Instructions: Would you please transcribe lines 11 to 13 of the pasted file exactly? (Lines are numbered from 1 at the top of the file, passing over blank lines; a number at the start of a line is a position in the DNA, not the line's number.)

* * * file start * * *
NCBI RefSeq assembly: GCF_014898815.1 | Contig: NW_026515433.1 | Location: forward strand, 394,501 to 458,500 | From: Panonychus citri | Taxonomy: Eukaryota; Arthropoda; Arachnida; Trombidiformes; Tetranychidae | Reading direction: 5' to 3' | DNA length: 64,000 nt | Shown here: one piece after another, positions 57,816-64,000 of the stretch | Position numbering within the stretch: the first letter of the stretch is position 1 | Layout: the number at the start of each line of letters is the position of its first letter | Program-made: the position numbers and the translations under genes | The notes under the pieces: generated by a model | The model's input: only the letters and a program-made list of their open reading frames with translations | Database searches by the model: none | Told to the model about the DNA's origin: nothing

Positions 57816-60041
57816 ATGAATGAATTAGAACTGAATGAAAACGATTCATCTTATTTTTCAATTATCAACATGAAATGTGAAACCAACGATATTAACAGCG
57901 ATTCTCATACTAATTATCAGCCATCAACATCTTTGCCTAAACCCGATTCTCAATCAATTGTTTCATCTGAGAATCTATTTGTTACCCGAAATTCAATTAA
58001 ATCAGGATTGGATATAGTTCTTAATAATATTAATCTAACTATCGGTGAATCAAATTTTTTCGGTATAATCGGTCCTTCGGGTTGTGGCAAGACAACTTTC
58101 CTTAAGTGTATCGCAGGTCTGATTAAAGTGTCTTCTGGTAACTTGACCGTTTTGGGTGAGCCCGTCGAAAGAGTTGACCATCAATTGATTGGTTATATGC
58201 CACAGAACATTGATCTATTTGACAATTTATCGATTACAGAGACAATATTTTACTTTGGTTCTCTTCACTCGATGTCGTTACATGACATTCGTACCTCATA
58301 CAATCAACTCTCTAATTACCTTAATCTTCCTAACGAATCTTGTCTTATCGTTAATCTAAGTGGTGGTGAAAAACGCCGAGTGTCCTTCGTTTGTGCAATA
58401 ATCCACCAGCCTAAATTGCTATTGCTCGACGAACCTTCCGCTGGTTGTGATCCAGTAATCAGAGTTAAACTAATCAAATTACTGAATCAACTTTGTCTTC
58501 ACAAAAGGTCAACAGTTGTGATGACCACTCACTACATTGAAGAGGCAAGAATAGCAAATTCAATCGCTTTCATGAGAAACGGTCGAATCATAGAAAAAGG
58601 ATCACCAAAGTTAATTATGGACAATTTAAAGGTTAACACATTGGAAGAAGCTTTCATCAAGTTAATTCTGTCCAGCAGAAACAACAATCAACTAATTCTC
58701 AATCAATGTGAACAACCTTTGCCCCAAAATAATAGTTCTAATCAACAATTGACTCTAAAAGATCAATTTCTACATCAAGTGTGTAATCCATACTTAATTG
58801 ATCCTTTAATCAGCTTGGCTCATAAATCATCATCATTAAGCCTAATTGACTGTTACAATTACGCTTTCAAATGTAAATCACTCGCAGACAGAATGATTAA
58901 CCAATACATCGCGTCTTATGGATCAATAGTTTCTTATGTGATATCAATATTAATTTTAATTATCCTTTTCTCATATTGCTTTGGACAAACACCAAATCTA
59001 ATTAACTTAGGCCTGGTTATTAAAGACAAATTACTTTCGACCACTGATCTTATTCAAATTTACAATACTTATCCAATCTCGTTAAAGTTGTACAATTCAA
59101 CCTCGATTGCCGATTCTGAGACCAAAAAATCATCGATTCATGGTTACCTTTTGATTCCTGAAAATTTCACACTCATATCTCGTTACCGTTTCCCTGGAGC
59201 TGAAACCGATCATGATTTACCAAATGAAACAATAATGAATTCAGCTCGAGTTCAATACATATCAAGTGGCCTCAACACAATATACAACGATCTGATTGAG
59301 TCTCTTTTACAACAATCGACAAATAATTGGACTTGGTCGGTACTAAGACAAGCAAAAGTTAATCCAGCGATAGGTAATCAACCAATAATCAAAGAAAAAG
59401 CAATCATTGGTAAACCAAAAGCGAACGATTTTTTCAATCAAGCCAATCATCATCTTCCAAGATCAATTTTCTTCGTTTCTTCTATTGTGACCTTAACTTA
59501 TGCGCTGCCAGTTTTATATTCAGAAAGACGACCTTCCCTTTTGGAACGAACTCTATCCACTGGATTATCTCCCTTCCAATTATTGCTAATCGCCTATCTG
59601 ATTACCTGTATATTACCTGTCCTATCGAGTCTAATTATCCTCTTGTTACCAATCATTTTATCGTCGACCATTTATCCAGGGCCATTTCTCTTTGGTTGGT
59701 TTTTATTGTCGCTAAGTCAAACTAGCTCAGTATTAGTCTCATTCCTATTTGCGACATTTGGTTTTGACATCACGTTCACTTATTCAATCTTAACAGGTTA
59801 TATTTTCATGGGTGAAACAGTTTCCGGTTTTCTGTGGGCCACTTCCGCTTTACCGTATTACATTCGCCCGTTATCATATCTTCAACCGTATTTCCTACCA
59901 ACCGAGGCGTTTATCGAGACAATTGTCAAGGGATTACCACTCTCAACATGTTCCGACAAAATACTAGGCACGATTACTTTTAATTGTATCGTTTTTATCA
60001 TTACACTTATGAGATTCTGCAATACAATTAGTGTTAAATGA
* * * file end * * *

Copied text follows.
58601 ATCACCAAAGTTAATTATGGACAATTTAAAGGTTAACACATTGGAAGAAGCTTTCATCAAGTTAATTCTGTCCAGCAGAAACAACAATCAACTAATTCTC
58701 AATCAATGTGAACAACCTTTGCCCCAAAATAATAGTTCTAATCAACAATTGACTCTAAAAGATCAATTTCTACATCAAGTGTGTAATCCATACTTAATTG
58801 ATCCTTTAATCAGCTTGGCTCATAAATCATCATCATTAAGCCTAATTGACTGTTACAATTACGCTTTCAAATGTAAATCACTCGCAGACAGAATGATTAA